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Slouching toward success

Greg Harrell-Edge has been called the laziest person in America, and with that honor comes his dream job: watching TV all day.

August 14, 2005|Susannah Rosenblatt | Times Staff Writer

IN a generation of hyper-achieving corporate drones, Greg Harrell-Edge is a bracing port in a Type-A storm.

While his contemporaries scurried from internship to 401(k) plan, Harrell-Edge hit San Diego's Pacific Beach every day and played online poker for his milk money. While a certain reporter hunched over her computer for hours on end, this friend from high school would call to settle a bet about the definitions of words.

Meet the laziest person in America.

So skilled is Harrell-Edge at artful loafing that the grinning 6-foot-8-inch former college basketball player has achieved the ultimate slacker dream: He has parlayed his love of leisure into a bona fide, real-life, paying job.

Late-night talk show host Jimmy Kimmel bestowed the title -- and accompanying position -- upon him this summer, plucking him out of 10,000 contestants nationwide on late-night network TV in front of more than a million viewers.

And what demands will his new boss put on Harrell-Edge? What will his new job entail?

"It's watching television. Everybody knows how to do it," Kimmel says by phone, but "only a few can do it professionally -- only the finest." Harrell-Edge's, well, edge over the competition, says Kimmel, was that "he just seems like a character."

Floating through life buoyed by the dumb luck and boundless enthusiasm befitting Cosmo Kramer, the 24-year-old Vienna, Va., native is living the lazy man's dream.

"Every step that he makes is in the direction of being happy for the moment," says friend Derek Moore, 24, who is toiling -- a little ruefully -- in law school at the University of Virginia. "He is admirably carefree."

That's what inspired another friend to urge Harrell-Edge to enter the "Jimmy Kimmel Live" competition in April. The ABC chat show had a vacancy in one of its three television-watcher jobs and cast its net across the country to fill it. Harrell-Edge absent-mindedly pecked out the brief application form online (pitch line: "You can earn big bucks in the high-growth, fast-paced world of watching TV") and didn't think much of it.

Turns out there's a little more to the job than meets the eye. It involves scanning an endless parade of Tivo-ed morning shows, celebrity gossip programs and reality TV to find choice morsels of ridiculousness that comedian Kimmel can riff on during his opening monologue.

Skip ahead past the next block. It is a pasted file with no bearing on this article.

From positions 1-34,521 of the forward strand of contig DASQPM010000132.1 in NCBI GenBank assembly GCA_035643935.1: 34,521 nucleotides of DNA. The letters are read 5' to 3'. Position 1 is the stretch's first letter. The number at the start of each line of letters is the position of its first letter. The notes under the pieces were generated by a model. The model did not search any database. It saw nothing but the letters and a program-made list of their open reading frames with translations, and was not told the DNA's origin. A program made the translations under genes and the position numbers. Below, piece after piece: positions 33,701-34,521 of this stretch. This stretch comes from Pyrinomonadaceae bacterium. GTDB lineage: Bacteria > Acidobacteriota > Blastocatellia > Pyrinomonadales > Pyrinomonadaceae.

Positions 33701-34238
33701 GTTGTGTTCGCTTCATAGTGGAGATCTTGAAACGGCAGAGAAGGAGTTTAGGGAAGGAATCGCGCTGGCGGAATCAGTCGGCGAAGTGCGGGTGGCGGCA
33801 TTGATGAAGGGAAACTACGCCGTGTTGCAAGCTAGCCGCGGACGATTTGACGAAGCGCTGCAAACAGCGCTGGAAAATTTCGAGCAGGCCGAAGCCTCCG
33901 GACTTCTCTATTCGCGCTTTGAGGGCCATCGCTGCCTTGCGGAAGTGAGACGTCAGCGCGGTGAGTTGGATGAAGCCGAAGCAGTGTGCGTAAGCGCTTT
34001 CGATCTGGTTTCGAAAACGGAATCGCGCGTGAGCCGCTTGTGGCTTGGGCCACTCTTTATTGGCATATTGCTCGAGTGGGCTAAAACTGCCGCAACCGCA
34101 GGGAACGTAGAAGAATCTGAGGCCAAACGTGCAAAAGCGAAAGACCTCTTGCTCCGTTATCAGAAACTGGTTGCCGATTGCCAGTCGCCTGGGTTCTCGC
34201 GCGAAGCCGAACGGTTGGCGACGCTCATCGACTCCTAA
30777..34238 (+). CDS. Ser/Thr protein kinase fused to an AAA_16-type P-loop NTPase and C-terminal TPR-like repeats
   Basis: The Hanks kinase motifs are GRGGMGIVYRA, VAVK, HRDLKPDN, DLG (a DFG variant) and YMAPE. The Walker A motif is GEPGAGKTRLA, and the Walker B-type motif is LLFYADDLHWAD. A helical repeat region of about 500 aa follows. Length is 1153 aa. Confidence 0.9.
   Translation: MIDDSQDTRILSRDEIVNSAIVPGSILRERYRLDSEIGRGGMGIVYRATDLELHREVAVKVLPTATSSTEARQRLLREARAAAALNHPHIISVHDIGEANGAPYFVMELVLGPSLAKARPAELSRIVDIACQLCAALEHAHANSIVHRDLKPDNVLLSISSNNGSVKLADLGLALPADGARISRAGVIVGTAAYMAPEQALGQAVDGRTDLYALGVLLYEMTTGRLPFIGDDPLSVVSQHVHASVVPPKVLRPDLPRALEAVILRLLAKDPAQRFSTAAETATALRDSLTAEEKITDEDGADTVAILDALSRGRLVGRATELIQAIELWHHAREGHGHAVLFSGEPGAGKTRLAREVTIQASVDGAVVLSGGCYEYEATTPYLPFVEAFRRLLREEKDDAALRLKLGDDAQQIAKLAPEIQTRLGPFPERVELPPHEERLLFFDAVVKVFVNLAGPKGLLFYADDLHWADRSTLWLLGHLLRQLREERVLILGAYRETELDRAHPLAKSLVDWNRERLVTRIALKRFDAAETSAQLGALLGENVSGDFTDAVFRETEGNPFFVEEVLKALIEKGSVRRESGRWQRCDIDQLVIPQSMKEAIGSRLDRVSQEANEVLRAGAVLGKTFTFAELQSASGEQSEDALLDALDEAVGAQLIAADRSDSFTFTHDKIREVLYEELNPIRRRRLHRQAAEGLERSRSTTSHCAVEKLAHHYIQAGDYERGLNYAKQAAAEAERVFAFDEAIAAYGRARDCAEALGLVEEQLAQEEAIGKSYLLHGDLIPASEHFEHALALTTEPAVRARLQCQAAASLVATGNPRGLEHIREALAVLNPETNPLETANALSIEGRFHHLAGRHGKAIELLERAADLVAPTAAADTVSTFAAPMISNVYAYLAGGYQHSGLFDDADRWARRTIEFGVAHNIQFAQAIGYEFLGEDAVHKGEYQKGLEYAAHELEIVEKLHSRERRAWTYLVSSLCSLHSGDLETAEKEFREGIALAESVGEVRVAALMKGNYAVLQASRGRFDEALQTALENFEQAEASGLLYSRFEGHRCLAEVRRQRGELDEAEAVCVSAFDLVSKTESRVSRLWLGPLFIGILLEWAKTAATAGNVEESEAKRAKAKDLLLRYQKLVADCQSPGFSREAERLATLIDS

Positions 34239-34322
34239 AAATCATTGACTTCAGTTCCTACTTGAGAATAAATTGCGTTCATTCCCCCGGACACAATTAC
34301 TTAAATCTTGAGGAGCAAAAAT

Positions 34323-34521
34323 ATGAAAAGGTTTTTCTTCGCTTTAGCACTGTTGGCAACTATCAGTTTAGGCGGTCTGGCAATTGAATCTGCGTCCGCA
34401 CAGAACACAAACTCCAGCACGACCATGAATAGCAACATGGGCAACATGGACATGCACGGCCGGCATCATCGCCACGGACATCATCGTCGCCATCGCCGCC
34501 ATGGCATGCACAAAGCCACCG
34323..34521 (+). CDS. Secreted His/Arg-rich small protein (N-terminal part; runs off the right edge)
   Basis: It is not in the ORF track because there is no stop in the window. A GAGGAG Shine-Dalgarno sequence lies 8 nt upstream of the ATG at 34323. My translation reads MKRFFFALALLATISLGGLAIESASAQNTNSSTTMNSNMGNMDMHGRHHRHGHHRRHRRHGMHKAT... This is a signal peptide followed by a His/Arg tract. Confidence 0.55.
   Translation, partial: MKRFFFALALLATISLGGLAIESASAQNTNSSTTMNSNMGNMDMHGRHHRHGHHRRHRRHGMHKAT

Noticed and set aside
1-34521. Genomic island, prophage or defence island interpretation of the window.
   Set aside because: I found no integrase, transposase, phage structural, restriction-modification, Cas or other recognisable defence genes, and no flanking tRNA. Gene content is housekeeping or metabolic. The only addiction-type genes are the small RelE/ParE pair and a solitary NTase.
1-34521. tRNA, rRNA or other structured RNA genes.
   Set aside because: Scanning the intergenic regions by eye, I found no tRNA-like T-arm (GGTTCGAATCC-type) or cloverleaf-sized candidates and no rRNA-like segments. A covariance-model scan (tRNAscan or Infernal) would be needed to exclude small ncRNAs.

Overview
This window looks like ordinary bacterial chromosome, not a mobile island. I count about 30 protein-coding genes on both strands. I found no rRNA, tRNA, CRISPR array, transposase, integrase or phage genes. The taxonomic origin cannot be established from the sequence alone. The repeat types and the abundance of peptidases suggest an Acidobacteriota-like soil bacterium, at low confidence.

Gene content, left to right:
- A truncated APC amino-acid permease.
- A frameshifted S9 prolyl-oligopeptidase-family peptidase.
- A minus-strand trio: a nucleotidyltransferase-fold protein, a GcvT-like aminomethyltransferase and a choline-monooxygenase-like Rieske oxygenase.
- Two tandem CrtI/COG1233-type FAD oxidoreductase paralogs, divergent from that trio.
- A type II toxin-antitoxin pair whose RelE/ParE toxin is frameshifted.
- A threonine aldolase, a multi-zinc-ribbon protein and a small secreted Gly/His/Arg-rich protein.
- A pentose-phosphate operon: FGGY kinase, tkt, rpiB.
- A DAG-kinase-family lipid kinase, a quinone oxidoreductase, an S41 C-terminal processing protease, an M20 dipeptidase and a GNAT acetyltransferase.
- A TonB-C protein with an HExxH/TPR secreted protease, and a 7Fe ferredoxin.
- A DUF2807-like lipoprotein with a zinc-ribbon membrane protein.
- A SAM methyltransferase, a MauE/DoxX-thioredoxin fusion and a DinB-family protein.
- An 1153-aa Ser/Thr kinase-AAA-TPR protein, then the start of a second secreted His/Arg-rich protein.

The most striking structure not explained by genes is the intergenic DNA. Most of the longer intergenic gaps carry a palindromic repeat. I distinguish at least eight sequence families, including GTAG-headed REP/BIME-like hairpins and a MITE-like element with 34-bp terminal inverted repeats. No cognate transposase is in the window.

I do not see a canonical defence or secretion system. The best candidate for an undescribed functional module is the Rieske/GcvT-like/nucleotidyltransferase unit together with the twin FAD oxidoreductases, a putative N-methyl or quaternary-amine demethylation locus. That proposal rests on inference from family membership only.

The watchers work with editors to splice the clips to maximize punch lines, and they pitch their ideas -- occasionally with sample jokes or funny bits -- to Kimmel and the writers before each show.

Still, one guy works from a beanbag chair, and Harrell-Edge often slurps down cereal as he catches up on the exploits of those beautifully bored teenagers of MTV's "Laguna Beach" -- not exactly manual labor.

"It's an important service to America," Kimmel says, before adding that the TV watchers "seem pretty lazy, to be honest with you."

In May, freshly back from a jaunt to Thailand (where he wrote an as-yet unpublished gambling adventure novel), Harrell-Edge returned to the dismal prospect of finding a job. The man has strongly held principles when it comes to work: Waking up to an alarm is a hardship people "shouldn't have to needlessly subject themselves to." And heading to work in the rain? Forget it.

Sharon Harrell, Harrell-Edge's mother, says her son "felt that people bought too much of that Puritan Protestant work ethic -- hook, line and sinker."

Amid fruitless nights searching, the situation looked bleak.

"Within a week I might be a paralegal who's spending 60 hours a week making copies for some tool," Harrell-Edge, who earned a degree in politics from the University of Virginia, recalls thinking a couple of months ago. "This might be the end of the road ... where real life kicks in. I need something to come out of nowhere, pop up and save me from this."

Sure enough, that's when the folks at "Kimmel" called.

"His sense of humor, it absolutely stood out from the very beginning," says supervising producer Erin Irwin, who headed the show's search. "I was rooting for Greg the whole time."

The right resume

HE certainly had the lazy credentials: For an entire year at school, Harrell-Edge slept on a mat on the floor, with a bare lightbulb overhead and an old towel draped across the window -- because he didn't feel like decorating. His friends termed it the "Trainspotting" room. Plus, Lebowski-like, he was the only finalist who showed up to audition in a T-shirt and khakis rather than a suit.

And he had the off-kilter sensibility: Harrell-Edge and his buddies established a made-up holiday, National High Five Day (the third Thursday in April), and promote it to anyone who will listen. (Kimmel even mentioned it once on the show.)

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